When to write love at first sight.
Short time frame. This is why love at first sight is so often associated with Disney films. The writers only have an hour and a half to make you buy into a relationship and love at first sight saves them a lot of time on development. This is why it rarely if ever works in a novel or long running television series because there is plenty of time to develop a relationship naturally.
A legitimate reason. To use Disney as an example again, Frozen did a very good job of establishing why Anna would fall instantly in love with Prince Hans – she’s spent most of her life isolated from her sister and only has one day to find a husband to keep her company throughout the rest of her lonely days. Of course it doesn’t work out but her reasons for falling instantly in love still make a lot more sense than the classic Disney Princesses.
Magical power. Maybe a character can predict what their true love’s first words to them will be or they were star crossed lovers in a previous life and have been sub-consciously drawn to each other. There is some room for creativity here. Magical powers can be a satisfactory explanation but if done badly they can come across as lazy writing, obvious plot devices and an excuse to skip out on the development of the relationship. In the worst cases they can also be downright creepy. Remember how appalled everyone was by the ‘imprinting’ scene in Twilight?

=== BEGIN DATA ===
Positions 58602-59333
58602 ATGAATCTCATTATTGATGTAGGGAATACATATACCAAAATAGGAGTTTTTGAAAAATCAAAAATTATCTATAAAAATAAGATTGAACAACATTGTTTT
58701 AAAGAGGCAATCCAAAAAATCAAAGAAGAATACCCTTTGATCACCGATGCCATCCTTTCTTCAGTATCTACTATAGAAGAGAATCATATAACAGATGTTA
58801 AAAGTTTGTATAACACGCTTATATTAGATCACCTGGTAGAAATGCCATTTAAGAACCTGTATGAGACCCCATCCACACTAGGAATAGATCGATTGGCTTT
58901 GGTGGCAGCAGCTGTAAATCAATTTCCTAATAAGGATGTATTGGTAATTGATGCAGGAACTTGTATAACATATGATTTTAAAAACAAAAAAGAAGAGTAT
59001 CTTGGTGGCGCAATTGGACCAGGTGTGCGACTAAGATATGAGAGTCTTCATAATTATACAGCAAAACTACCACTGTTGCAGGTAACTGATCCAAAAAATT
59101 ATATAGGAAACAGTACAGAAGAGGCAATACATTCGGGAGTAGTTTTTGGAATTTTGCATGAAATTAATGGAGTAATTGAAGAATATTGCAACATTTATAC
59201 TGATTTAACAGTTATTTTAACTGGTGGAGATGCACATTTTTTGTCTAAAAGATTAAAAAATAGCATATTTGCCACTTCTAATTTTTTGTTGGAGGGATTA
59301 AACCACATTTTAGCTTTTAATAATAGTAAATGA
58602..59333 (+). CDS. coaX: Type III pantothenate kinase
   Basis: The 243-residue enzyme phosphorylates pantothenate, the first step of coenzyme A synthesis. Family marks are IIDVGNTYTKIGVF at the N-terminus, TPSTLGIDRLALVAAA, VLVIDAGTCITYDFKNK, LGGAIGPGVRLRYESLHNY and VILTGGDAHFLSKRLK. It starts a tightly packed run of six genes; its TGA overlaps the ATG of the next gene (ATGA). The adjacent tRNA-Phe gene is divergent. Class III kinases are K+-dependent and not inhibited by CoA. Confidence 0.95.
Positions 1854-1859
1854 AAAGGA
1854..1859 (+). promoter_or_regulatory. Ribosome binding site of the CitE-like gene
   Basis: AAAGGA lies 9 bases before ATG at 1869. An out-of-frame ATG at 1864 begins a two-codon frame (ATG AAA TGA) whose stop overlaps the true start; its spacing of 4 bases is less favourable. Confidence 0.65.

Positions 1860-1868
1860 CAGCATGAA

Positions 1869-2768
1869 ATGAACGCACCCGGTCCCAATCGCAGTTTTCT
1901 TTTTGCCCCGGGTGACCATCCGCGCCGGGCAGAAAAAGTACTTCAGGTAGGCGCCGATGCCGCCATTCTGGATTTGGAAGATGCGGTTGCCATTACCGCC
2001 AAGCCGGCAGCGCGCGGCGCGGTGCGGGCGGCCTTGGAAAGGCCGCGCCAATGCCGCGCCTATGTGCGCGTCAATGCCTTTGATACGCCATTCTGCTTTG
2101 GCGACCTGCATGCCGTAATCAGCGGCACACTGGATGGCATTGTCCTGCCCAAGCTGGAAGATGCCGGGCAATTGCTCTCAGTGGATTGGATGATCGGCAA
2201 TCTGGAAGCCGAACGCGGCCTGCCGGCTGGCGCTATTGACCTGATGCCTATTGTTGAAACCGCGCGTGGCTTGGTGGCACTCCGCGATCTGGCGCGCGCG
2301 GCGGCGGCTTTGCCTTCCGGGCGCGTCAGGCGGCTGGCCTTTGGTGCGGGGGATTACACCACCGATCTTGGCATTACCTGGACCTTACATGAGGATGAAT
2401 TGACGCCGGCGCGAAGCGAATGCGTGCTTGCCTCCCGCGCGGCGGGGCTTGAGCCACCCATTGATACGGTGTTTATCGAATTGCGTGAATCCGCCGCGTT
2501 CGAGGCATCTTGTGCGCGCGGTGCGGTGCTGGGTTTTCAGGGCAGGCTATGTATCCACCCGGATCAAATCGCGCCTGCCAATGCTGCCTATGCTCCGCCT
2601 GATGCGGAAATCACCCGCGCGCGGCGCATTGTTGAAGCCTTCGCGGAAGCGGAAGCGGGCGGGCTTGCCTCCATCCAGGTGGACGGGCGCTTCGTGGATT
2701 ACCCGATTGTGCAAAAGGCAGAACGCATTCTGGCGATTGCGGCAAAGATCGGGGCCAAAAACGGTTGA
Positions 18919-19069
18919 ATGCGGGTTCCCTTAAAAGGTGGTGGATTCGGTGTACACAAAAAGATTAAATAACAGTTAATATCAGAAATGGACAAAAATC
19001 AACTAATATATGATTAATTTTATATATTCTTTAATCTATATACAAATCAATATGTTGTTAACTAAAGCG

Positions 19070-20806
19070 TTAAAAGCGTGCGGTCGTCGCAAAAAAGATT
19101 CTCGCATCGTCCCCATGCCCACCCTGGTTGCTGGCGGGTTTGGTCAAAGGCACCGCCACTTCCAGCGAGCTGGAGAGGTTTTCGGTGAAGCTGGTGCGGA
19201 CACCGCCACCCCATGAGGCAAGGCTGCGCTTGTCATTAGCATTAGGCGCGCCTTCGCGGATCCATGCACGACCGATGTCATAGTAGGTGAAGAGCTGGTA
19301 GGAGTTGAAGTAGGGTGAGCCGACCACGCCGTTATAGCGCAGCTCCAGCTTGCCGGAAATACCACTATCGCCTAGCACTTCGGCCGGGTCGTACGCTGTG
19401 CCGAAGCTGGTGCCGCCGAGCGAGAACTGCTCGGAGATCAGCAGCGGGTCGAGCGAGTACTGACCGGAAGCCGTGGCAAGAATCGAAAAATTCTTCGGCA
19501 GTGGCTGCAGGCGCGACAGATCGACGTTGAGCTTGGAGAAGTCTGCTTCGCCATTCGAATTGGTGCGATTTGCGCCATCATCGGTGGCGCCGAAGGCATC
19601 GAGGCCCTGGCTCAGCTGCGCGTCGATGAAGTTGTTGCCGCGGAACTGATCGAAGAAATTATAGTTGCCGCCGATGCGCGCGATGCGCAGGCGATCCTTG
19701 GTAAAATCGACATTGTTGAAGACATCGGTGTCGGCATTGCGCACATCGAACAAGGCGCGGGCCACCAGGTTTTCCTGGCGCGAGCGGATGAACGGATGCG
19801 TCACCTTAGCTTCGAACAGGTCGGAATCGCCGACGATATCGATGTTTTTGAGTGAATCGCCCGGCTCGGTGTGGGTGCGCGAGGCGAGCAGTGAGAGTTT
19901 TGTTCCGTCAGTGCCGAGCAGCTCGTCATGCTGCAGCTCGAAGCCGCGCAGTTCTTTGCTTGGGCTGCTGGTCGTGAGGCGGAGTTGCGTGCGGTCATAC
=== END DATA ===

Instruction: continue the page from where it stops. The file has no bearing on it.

It’s not supposed to work out. Maybe the reasons why people are against this trope are the very things you are going for. It could be a villain with an unhealthy fixation on someone or a clueless romantic with no idea how true love really works. Even Romeo and Juliet, the most famous and glorified example of love at first sight was actually supposed to be a warning against hasty marriages.
Lust at first sight. This is a legitimate excuse because it does happen and lust is different than love. A crush at first sight is also understandable. I think all of us can say we’ve gotten a crush on someone just by looking at them, even if we later found out that their personalities weren’t as great as their looks.
Historical fiction. As I said, people’s attitudes to love at first sight have changed so you might be able to explain it in a historical context. But keep in mind that aside from different attitudes, people in the past were still the same as us in every other way and their hasty marriages didn’t always lead to happily ever after.
So there are some instances when you can write a character falling in love at first sight, but these are just starting points to the development of a relationship. In stories, build up is everything so you have to make your readers believe why somebody is worth going through a whole book’s worth of trials for.
I mentioned in a previous article that love triangles only work if they are written well. This is perhaps even truer for love at first sight. It’s not that writers can’t use it but it needs to be handled in a precise way to work effectively. Sometimes it can be done successfully but it is very rare and attempts to do so more often fail. If your character does fall in love at first sight and you want the readers to support their relationship then at least spend time developing it and the characters properly and have the characters decide if they want to make the relationship work in the long term.